Action needed to tackle misinformation and protect integrity of next year’s elections – new report

Posted on the 21st April 2020

  • Statement from the Electoral Reform Society, for immediate release, 21st April 2020 

Campaigners have pointed to ‘real democratic shortcomings’ in the 2019 election, after a new Electoral Commission report [1] highlighted major pressures on Britain’s electoral process.

The report says: “The UK’s electoral administration structures are operating under significant strain, and…people have growing concerns about some aspects of election campaigns” – including misinformation and misleading campaign tactics. Nearly one in five people said they were not confident the 2019 election was well-run.

The UK’s official election regulator notes that: “Misleading content and presentation techniques are undermining voters’ trust” – with clear examples at the 2019 election, including rebranding the Conservatives’ Twitter account to ‘FactCheckUK’, and manipulation of videos.

The Electoral Reform Society – the UK’s leading political reform group – is calling [2] for swift action to ensure all online campaign ads include an ‘imprint’ outlining who is promoting and paying for the material, as well as clear national standards for social media giants’ ‘ad libraries’.

The Commission note in their report: “It is too often unclear who is behind digital election campaign material. Significant public concerns about the transparency of digital campaigns risk overshadowing their benefits.”

The Commission also point to huge strains for Electoral Returning Officers, under Britain’s ‘patchwork’ voter registration system, operated by hundreds of separate local authorities with no automation. The regulator is calling for moves towards automatic registration, “integrating registration applications into other public service contacts” and departments.

However, the government has consistently ‘kicked the can down the road’ when it comes to electoral reform – despite an overwhelming consensus for adopting online ‘imprints’ for political ads. “The UK Government needs to make progress on its planned consultation on legislation to ensure campaigners have to include information about themselves on digital campaign material,” the Commission states.

There were widespread flaws and inconsistencies in the social media giants’ online ad libraries during the 2019 election, according to the ERS. Both the ERS and Electoral Commission are calling for more detailed, accurate data across platforms.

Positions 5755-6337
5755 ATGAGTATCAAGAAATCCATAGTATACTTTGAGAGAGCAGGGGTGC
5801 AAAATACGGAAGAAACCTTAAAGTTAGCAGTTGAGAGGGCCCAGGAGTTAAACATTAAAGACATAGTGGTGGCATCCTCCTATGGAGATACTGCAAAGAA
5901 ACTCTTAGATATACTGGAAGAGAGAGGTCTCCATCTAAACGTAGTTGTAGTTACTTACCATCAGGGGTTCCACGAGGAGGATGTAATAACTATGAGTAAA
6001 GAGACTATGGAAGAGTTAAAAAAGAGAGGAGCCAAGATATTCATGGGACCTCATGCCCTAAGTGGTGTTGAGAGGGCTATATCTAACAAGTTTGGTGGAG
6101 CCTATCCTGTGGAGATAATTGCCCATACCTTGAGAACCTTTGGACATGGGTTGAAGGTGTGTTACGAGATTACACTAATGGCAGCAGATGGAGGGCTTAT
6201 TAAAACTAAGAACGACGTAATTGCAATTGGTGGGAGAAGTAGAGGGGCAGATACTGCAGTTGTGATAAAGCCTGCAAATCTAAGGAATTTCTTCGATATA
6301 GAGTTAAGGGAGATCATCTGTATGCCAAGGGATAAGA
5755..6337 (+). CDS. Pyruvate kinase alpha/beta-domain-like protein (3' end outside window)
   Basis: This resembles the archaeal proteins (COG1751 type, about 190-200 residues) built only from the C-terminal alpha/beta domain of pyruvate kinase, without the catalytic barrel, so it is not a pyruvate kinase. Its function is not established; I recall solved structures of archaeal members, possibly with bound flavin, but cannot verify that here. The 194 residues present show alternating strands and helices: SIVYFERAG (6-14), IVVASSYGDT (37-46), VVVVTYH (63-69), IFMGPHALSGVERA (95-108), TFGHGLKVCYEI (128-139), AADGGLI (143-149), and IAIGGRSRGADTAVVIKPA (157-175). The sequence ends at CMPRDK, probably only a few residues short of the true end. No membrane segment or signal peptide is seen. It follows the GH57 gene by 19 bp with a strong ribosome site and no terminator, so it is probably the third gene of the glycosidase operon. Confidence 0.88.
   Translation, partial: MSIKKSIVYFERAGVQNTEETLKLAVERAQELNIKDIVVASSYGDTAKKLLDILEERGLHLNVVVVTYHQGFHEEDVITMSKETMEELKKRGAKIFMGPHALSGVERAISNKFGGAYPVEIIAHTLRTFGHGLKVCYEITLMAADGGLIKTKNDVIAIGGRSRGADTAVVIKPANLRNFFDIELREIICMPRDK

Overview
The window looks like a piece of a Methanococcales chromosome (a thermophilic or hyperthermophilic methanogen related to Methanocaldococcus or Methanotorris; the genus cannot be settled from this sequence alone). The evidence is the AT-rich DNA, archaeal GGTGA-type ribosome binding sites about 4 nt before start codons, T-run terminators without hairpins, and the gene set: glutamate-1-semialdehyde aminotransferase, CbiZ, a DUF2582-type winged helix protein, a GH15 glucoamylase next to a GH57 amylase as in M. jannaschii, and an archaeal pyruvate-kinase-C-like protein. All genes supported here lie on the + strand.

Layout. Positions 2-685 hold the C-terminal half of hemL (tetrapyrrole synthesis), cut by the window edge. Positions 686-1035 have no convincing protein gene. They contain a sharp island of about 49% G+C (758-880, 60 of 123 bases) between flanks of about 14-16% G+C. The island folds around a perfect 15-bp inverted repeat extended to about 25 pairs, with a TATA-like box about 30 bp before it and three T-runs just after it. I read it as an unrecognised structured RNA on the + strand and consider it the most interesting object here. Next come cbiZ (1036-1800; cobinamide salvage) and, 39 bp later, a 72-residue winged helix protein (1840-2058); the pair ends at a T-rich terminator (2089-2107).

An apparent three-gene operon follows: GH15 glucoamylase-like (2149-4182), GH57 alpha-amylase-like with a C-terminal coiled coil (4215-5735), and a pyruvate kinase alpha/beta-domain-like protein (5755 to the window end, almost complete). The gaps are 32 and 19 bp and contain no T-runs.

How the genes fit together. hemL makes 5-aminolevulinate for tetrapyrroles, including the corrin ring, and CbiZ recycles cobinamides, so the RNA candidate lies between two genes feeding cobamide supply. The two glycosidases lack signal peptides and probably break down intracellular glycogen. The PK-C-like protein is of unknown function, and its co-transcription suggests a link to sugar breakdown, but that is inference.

Darren Hughes, Chief Executive of the Electoral Reform Society, said:

“This report is a call to action, to bolster Britain’s struggling democracy. Sadly the government has often kicked the can down the road when it comes to introducing simple, consensus-driven reforms that we need – such as ‘imprints’ for online ads.

“The coronavirus crisis has shown the need for swift action to tackle misleading information online. But parties also need to put their house in order when it comes to misinformation.

“Britain’s analogue-age election campaign laws leave us open to dark ads, dodgy donations and disinformation. Campaigners and regulators have made repeated cross-party calls for action. When this crisis is over we hope to see real progress to ensure next year’s elections are truly free and fair.”

On voter registration: “It is no wonder EROs are under strain: the current voter registration system incentivises millions of duplicate registrations, and huge surges in applications at EROs’ busiest time. It is not beyond the wit of Whitehall to let people check if they’re already registered, and allow voters to register when they engage with public bodies.”


Notes to Editors


[2] The ERS has previously published extensive analysis of loopholes in current electoral law:

2019 report from the ERS, ft. regulators, academics and campaigners on UK’s ‘wild west’ election rules

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